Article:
Most established DJs tend to use turntables or CD players to perform. However, the lightness and portability of a DJ controller can tempt even the most purist of DJs to use them, at the very least,  to practice on the road or in the air for their next performance.

All controllers are a direct extension of the majority of features you have in your DJ software and most MIDI devices usually have buttons, sliders and knobs to spare for mapping extra functions and parameters; either through javascript mapping or by using the Learn function.

Like Earth, controllers are balanced just right, not too big and sensitive like vinyls, nor too heavy like CDJs, while at the same time providing nearly all the commands at the DJ’s fingertips.

When it comes to practicing and mixing for parties and you don’t have a small team with you, especially if those parties require you to move from city to city, CD players and turntables can turn into a tedious affair, unlike their resistent and plasticky counterpart.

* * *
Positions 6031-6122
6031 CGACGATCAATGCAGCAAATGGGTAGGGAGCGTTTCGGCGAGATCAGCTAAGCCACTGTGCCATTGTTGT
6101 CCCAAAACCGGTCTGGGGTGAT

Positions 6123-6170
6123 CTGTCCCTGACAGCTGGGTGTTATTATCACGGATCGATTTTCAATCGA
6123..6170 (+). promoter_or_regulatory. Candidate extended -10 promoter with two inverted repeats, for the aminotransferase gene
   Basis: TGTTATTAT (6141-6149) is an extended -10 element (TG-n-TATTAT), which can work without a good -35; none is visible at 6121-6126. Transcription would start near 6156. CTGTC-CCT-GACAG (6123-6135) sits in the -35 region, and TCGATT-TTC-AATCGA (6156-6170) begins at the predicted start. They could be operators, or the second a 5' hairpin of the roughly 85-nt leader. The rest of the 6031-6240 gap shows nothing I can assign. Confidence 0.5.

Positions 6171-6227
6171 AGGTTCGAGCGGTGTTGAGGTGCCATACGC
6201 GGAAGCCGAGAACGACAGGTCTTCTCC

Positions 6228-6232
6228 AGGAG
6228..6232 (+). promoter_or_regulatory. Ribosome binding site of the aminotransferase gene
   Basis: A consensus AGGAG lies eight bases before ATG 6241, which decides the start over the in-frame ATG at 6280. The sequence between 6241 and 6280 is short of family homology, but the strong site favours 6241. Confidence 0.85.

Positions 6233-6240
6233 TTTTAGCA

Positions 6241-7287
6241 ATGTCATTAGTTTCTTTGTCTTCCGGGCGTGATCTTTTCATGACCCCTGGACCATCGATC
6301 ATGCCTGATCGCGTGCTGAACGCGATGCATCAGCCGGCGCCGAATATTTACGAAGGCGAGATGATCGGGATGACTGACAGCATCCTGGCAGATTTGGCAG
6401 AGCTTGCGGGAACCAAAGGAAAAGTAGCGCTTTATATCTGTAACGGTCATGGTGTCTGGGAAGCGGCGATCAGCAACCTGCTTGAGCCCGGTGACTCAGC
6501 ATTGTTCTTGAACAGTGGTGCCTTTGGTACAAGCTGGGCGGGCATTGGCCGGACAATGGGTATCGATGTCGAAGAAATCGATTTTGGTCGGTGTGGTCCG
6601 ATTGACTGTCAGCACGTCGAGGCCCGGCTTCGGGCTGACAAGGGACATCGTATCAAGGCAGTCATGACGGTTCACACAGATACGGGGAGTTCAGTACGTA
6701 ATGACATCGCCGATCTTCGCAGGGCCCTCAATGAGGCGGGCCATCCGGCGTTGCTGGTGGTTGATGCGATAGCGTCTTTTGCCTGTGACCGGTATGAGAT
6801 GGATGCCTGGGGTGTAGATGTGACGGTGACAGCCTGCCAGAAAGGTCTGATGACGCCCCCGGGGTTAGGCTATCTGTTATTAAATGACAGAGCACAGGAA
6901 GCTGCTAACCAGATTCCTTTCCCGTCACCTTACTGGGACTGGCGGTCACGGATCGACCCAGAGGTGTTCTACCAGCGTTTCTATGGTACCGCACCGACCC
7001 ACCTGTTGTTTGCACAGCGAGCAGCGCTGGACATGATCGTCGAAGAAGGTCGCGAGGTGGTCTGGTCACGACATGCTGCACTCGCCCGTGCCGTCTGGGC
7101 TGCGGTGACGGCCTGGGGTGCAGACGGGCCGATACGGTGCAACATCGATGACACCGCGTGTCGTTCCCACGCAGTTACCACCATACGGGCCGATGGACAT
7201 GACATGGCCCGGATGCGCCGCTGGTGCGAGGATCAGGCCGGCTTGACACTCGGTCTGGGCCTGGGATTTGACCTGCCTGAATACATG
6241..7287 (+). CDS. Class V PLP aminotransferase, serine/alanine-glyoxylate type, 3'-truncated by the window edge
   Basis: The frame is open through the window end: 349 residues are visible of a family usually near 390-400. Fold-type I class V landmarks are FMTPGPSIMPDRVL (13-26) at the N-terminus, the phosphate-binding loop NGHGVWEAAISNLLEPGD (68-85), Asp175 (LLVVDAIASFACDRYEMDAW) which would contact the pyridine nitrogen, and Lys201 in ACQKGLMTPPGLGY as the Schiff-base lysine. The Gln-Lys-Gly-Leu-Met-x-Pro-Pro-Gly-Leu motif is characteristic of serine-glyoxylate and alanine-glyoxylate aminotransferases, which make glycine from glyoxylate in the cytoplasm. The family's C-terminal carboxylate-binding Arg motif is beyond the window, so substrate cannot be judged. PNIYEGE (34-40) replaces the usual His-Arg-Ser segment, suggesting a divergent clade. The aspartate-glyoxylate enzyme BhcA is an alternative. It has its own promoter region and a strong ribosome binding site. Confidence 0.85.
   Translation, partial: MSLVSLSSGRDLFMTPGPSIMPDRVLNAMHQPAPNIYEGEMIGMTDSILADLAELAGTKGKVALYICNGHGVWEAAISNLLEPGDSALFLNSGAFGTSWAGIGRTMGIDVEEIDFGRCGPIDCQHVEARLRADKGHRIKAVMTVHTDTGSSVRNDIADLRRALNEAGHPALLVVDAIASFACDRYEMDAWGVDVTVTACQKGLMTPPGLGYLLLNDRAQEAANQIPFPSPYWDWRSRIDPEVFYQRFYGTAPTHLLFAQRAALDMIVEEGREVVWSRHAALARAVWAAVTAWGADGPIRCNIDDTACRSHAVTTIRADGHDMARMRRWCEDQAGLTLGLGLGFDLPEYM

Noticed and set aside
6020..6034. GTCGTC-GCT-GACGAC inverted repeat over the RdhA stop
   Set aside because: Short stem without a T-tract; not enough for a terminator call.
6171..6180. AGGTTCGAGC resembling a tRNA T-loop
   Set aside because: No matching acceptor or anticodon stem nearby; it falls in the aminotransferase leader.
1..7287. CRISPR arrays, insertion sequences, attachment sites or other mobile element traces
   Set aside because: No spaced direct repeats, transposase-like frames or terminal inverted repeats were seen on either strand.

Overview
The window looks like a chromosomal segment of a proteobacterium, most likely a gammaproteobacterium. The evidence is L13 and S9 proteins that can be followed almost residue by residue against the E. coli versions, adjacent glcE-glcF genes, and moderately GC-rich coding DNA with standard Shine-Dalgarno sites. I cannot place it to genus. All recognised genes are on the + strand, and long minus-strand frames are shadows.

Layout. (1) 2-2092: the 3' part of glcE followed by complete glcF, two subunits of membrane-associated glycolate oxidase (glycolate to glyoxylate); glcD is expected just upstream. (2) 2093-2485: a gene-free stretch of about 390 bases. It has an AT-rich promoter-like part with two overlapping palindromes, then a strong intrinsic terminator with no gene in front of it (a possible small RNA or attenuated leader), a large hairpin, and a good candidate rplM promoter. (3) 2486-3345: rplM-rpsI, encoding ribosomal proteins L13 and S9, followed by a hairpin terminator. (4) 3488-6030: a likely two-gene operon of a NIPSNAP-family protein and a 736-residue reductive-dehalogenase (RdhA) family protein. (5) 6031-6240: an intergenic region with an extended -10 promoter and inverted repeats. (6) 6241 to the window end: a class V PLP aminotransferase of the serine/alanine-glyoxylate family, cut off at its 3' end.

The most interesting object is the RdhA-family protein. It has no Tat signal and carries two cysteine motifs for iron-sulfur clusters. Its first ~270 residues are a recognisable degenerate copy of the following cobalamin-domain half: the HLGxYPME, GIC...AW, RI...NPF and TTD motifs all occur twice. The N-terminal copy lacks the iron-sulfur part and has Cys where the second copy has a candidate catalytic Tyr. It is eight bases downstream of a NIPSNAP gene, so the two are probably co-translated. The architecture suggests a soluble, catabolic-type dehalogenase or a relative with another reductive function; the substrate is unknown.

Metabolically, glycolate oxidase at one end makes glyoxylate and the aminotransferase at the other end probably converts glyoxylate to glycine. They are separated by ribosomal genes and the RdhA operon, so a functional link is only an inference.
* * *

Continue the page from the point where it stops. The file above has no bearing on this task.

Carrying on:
MIDI controllers come in all shapes, sizes and with a wide range of layouts and, more importantly, built-in audio interfaces.

With a sturdy integrated audio under the hood, controllers take the bulky mixer out of the picture and offer high quality sound, some of them equipped with ASIO (for Windows) for a very low latency sound. I said they can be great DJ instruments for practice, but rest assured that most small clubs use a MIDI controller’s soundcard as the main output device and it sounds decent enough to bring people back for another night.

DJ software natively supports most MIDI controllers. Future.dj pro has native scripts for a list of over 80 fully mapped controllers

So, the next time you’re practicing for your next gig in your friend’s car and are able to mix and monitor your mix without stumbling over the limitations of your laptop’s built-in output, remember what “amateur” device kept your “Cues triggering” crisp by the time the party started.